And there are three prayers that I want us to begin to notice; actually, there are four. We’ll come back to the fourth later. Let’s look at the three prayers that are found in verses 12 through 23, of the thirty-third chapter. The first prayer is there in verse 12. Do you see it? Here is Moses praying for himself in his office, praying for his work in his office as mediator. “Moses said to the Lord, ‘See, you say to me, ‘Bring up this people, but you have not let me know whom you will send with me. Yet you have said, ‘I know you by name and you have also found favor in my sight.’ Now, therefore, if I have found favor in your sight, please show me now your ways that I may know you in order to find favor in your sight. Consider too that this nation is your people.’” In John 15:5 Jesus said to His disciples, “Without me, apart from me you can do nothing.” To seek to obey God without the grace and resources of God is to court disaster.
And Moses seems to grasp that principle here very quickly, doesn’t he? He has been called to lead the people through the wilderness into the land of Canaan. God told him to, “Bring up this people.” And while in verse 2 of chapter 33, He had promised an angel to go before them and to drive out the Amorites and the Perizzites and the Hivites and the Jebusites, Moses was not at all satisfied with that. The thought, you see, of leading the people without access to the mind of God for them was unthinkable. Now God had been clear, hadn’t He, that Moses had a special standing in His sight. Verse 12, “I know you by name. You have found favor in my sight.” And here now then Moses begins to press that statement upon the Lord on behalf of His people. Verse 13, “If I have found favor in your sight, show me your ways that I may know you in order to find favor in your sight.” That’s an interesting way to put it, isn’t it? “I found favor. Show me your ways that I might find favor.” What is he saying? He’s saying, “I please you! If you want me to keep pleasing you, I can’t do it without you?”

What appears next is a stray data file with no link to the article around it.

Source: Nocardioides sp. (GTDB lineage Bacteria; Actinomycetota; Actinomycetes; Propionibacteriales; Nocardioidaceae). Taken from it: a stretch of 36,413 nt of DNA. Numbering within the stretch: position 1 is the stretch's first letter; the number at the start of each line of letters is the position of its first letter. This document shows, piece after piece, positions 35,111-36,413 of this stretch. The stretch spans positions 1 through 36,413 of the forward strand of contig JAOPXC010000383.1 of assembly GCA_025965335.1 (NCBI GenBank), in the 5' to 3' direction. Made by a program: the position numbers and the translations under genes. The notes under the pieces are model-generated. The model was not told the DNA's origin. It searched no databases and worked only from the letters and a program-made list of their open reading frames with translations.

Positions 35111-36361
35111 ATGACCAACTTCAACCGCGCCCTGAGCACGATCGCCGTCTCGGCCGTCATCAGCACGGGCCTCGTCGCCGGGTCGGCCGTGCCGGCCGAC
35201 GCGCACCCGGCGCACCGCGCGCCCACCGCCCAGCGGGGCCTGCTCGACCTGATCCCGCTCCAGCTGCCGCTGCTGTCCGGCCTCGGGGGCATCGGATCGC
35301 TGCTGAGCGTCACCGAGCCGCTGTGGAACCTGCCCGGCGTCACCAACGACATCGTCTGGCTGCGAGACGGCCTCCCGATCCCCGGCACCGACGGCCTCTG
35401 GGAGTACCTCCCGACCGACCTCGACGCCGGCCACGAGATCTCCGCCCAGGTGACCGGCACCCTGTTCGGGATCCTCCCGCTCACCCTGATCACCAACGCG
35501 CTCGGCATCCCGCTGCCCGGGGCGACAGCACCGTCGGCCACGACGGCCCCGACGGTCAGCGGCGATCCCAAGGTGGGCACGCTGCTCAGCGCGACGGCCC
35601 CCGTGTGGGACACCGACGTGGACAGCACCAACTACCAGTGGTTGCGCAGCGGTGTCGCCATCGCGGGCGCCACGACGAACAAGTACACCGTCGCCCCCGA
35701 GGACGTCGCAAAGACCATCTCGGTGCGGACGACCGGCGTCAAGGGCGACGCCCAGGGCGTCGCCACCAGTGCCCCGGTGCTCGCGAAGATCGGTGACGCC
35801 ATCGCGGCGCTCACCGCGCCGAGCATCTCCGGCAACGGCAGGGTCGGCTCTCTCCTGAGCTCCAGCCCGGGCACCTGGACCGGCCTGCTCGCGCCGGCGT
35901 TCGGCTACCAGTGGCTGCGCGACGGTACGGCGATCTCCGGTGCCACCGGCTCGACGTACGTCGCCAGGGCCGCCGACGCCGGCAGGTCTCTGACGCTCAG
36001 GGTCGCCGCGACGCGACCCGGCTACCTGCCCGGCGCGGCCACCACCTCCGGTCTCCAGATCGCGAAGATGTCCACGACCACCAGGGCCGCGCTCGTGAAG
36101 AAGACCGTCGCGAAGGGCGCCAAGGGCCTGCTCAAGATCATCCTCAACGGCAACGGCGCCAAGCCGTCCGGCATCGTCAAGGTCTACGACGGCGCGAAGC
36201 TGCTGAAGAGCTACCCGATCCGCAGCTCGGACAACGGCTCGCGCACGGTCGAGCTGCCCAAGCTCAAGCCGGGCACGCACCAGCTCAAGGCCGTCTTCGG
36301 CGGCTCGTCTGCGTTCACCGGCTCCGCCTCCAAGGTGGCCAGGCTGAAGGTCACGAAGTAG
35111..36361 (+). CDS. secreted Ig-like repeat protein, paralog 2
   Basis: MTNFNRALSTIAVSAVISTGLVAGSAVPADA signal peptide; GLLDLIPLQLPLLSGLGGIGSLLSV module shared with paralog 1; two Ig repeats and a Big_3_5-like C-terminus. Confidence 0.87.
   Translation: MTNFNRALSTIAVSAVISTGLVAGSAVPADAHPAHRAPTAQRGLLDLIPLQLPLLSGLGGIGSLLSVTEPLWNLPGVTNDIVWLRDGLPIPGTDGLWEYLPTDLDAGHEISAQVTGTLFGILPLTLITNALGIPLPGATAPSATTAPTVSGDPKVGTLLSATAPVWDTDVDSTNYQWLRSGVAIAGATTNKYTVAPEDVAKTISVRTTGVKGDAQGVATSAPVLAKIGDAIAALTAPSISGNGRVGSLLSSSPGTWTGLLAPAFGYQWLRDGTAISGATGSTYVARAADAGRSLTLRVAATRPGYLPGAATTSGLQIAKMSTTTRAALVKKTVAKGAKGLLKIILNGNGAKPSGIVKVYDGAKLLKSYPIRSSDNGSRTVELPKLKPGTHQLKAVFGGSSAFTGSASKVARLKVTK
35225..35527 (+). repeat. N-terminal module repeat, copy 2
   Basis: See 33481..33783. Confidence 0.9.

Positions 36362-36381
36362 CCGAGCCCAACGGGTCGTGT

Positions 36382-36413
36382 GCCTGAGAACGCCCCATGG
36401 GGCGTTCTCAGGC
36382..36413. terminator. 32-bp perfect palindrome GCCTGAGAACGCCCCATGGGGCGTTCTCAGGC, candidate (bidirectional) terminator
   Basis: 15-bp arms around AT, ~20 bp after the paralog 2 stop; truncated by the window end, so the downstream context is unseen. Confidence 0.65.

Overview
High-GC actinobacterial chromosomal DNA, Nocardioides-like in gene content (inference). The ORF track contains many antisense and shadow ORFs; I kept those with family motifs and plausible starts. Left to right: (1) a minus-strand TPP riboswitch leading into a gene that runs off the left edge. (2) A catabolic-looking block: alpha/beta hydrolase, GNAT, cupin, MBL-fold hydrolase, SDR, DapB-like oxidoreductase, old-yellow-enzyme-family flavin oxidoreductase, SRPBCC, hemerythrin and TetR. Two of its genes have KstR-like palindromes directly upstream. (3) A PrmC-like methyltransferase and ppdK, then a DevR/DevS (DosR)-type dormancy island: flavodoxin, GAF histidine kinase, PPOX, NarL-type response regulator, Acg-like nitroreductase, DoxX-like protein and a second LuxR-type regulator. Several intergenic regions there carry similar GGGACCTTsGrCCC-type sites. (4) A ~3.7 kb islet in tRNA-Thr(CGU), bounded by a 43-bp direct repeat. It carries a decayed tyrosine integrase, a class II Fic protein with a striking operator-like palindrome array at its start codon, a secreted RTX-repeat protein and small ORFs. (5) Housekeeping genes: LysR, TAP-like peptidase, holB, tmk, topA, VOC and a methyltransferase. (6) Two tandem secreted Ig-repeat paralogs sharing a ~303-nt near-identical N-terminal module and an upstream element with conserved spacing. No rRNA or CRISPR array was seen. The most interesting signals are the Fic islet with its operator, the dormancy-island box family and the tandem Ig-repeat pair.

It puts me in mind of the Lord Jesus in John 17 at verse 1. On the night of His betrayal and arrest, He’s gathered in the Upper Room with His disciples. The dark shadow of the cross hangs over them as He lifts up His voice and begins to pray, “Father, the hour has come. Glorify the Son, Your Son, that the Son may glorify You since You have given Him authority over all flesh to give eternal life to all whom You have given Him.” That’s how Moses prayed! It’s the same concern. “I have to lead the people into the fullness of salvation, into the promised inheritance in Canaan. This is the work You gave me. This is the authority You gave me. Will You now fail to be with me as I complete the task?” Moses prays for himself first, for the resources to faithfully discharge his office as the mediator and leader of his people. He must have God if he’s ever to please the Lord. Apart from Him, he can do nothing.
God Answers Moses
And in verse 14, wonderfully God answers Moses. Do you see it? “My presence will go with you and I will give you rest.” I rather suspect were any of us in Moses’ situation at this point hearing this extraordinary promise, we would be entirely satisfied. It’s wonderful, isn’t it? What a gift these words are to Moses as he seeks to be a faithful leader. “I’m not going to desert you. I’ll be with you. And in the midst of all your wearisome labor, I will give you rest.” But Moses is not satisfied. This isn’t enough! If God will go with him and not His people, Moses cannot be satisfied. He is the go-between, between God and Israel, and so he cannot act for himself alone. He must always act for those entrusted to him.
Isn’t that how our greater than Moses, the Mediator of full and complete redemption, the Lord Jesus acts? Never for Himself alone but always for His people. Remember how as He hung on the cross to secure our salvation it was precisely along this line that the satanic temptation came against Him in the mouths of the mocking crowds. You remember what they said? “He saved others. Let Him save Himself!” The centurions joined in, the Roman soldiers, “If you’re the king of the Jews, save yourself!” Even one of the two criminals crucified on either side took up the taunt, “Are you not the Christ? Save yourself! Act only for yourself! All of this suffering is surely unnecessary, Jesus. You’ve done enough! Save yourself!” But Jesus came not to be served but to serve and give His life a ransom for many. He is committed to acting not for Himself but for His people. That’s how Moses acts here. Even as he hears this marvelous promise from God, he will not act for himself alone.